Who has actually had a cranberry when it wasn’t in your obligatory sauce on that one special day a year? These small, round berries are largely masked by acidity when they are fresh which is why they are usually cooked and sweetened to a sauce, jam, juice or sauce form. Their sweet and tart juxtaposition make them a staple red fruit aroma note in red wines from Gamay to Pinot Noir and beyond. The cooler the climate they come from, the more the wine borders on bitter cherry to cranberry. The warmer the climate, the more the cranberry hedges towards strawberries. So when it comes to pairing the real deal, think cooler climate the better.

Since we can all universally acknowledge that whether you pour the cranberry sauce over anything from turkey to stuffing to green beans, it all pretty much tastes like cranberry sauce, this means the literal flavor profile is what we want to match. Enter the reds of Jura in eastern France, near its border with Switzerland. The wines of the Jura region are classically light, fresh and easy drinking, all while maintaining a complexity that has caused red-hot intrigue in this previously little-known region.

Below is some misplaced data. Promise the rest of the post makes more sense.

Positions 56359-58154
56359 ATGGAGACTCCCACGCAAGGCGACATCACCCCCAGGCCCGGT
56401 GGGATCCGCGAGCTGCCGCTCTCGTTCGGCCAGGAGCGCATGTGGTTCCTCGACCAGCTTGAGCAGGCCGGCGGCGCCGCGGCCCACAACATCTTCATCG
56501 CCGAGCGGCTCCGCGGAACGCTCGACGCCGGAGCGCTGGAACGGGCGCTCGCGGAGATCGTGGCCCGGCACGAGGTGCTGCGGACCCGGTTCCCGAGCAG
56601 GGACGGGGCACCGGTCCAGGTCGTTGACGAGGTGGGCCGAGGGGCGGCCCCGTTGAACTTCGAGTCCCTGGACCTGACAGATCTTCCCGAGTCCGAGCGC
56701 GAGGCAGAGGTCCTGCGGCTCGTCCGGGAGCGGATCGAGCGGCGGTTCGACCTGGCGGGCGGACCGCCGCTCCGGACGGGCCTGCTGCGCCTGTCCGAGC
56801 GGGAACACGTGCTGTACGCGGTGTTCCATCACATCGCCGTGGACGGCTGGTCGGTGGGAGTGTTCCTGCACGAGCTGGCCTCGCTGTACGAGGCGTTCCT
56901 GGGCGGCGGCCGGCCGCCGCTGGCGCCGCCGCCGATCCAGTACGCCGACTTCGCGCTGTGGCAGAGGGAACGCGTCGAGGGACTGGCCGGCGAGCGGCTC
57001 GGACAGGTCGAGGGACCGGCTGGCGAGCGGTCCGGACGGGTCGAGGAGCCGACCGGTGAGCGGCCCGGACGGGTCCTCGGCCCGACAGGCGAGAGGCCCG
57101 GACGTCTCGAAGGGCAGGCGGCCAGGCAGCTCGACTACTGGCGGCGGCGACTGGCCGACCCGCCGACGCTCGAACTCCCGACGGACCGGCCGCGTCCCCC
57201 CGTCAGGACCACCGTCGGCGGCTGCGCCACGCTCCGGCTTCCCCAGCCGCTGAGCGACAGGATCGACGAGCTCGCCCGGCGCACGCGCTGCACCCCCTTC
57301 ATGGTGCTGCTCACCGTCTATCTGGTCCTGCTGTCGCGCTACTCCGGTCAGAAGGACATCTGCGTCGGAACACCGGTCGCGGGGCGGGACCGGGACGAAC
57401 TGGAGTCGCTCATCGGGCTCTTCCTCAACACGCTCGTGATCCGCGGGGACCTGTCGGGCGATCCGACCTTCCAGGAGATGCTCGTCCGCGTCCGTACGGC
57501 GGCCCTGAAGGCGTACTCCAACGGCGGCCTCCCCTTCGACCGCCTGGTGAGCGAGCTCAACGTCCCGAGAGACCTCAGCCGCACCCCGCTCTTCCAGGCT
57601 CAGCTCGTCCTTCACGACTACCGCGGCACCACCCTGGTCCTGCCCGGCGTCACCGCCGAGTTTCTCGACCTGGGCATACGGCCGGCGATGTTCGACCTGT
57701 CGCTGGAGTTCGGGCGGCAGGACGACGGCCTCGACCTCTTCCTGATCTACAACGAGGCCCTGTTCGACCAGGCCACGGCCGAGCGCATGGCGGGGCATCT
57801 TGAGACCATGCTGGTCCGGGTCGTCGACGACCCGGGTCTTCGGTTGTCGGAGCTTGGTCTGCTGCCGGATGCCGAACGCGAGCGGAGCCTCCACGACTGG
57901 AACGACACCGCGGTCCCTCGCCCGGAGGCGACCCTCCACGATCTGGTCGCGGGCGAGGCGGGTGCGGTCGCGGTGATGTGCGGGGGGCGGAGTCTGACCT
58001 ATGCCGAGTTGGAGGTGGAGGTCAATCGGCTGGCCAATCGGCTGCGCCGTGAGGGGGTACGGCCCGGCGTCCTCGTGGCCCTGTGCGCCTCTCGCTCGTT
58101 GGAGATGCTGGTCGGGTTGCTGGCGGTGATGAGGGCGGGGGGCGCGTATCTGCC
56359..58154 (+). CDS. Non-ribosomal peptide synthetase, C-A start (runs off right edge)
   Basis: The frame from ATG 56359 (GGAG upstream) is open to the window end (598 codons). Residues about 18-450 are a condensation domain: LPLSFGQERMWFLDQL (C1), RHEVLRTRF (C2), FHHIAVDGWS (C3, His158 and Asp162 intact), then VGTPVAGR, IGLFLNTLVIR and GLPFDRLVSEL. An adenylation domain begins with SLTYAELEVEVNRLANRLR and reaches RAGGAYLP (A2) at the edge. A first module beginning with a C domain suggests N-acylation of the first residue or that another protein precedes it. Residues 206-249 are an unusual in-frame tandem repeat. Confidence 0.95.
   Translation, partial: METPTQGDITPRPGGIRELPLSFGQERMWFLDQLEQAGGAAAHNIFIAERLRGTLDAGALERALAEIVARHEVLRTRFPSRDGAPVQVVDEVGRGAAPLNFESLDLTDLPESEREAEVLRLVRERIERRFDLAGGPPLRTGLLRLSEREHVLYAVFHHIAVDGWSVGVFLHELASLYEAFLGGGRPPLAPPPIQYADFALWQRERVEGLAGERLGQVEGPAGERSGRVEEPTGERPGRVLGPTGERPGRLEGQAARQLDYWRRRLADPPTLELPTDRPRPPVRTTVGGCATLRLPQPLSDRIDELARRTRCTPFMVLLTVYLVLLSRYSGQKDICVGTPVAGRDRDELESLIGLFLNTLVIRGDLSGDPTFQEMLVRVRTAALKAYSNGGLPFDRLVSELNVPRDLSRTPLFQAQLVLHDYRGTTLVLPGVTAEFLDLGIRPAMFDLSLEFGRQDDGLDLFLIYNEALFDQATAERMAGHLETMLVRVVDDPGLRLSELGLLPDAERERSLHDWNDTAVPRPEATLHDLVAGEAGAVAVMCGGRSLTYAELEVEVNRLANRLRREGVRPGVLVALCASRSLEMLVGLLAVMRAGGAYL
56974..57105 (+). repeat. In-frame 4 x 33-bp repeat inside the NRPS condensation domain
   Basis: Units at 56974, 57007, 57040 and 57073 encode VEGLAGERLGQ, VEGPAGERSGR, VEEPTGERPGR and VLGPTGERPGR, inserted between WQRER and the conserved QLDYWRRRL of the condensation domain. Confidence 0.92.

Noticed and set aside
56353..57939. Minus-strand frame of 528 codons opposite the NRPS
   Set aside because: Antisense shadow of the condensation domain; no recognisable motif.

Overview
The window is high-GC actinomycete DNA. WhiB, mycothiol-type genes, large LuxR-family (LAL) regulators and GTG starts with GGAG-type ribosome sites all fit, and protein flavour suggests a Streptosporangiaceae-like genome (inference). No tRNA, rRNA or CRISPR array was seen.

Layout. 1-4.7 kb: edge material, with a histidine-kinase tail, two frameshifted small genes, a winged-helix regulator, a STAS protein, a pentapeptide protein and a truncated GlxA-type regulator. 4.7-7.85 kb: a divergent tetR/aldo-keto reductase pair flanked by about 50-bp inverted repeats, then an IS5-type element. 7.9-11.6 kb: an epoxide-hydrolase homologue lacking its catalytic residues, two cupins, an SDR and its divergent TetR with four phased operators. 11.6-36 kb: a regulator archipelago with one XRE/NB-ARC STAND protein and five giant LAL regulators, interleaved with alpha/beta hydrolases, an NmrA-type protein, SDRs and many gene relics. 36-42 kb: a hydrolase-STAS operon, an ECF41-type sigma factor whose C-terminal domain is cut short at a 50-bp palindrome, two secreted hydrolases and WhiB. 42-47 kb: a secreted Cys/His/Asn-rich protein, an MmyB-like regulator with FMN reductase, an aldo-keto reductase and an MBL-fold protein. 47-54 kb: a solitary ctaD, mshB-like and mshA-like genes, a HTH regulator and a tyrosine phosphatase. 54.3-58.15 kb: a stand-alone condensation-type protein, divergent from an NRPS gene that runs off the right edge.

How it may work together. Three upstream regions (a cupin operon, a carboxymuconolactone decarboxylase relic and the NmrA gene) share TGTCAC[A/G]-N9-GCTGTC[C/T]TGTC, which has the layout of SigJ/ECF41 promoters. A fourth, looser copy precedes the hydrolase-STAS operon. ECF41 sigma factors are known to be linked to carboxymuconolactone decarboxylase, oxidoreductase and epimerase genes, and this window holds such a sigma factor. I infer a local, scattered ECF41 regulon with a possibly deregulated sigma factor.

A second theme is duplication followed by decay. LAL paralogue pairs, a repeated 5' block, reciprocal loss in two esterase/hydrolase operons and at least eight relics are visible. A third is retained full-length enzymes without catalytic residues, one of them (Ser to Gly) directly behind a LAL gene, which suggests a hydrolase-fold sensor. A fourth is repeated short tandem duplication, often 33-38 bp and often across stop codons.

When you find wines that blend the three grapes used to make red wines here, Poulsard, Trousseau and Pinot Noir, you find yourself with a unique amalgamation of earth, sour cherries and you guessed it…cranberries. The ultimate congruent pairing, this like-with-like matches tart for tart, red fruit for red fruit with enough twinge of tannin to work with anything from vegetables to protein you may choose to adorn with this fruity red sauce.

Pumpkin Pie + Aged Sauternes